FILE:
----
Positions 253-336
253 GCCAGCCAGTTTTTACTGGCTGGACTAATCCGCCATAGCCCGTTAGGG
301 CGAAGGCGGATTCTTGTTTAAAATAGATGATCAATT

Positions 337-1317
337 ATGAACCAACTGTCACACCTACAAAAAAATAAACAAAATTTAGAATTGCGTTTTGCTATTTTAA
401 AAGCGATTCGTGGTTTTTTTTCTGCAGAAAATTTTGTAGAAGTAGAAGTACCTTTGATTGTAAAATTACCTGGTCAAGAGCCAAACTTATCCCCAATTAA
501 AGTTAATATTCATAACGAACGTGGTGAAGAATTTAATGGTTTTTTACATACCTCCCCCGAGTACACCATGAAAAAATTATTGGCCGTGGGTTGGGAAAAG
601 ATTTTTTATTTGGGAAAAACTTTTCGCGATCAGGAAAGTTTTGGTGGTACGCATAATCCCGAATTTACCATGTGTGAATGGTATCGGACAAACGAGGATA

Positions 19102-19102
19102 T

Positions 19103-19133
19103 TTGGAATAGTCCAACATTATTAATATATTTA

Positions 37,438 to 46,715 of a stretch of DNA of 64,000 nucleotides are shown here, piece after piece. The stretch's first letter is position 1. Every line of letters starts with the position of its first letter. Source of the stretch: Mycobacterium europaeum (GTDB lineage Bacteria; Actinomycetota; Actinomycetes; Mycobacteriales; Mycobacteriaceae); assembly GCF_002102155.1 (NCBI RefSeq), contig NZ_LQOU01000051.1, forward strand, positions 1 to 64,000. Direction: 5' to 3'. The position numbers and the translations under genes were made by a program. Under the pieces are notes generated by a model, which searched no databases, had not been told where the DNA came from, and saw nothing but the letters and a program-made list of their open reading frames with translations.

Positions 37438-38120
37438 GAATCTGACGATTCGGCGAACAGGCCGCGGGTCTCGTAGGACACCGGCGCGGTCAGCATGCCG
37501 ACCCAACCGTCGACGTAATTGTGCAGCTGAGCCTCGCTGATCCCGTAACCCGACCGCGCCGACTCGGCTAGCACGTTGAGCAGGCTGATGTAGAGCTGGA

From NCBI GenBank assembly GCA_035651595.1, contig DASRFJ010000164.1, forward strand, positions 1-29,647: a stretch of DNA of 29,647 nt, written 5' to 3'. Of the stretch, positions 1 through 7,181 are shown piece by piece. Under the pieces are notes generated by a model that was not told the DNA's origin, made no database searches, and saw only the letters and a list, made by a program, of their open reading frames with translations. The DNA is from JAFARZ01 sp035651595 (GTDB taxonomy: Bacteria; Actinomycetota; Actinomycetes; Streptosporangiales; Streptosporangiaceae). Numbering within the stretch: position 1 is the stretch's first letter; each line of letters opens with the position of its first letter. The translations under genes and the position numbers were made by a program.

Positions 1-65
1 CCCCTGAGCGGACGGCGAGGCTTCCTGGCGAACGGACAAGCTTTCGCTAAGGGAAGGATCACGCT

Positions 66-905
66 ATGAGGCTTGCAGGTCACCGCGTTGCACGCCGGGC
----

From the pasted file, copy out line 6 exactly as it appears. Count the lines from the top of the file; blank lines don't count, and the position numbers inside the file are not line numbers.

401 AAGCGATTCGTGGTTTTTTTTCTGCAGAAAATTTTGTAGAAGTAGAAGTACCTTTGATTGTAAAATTACCTGGTCAAGAGCCAAACTTATCCCCAATTAA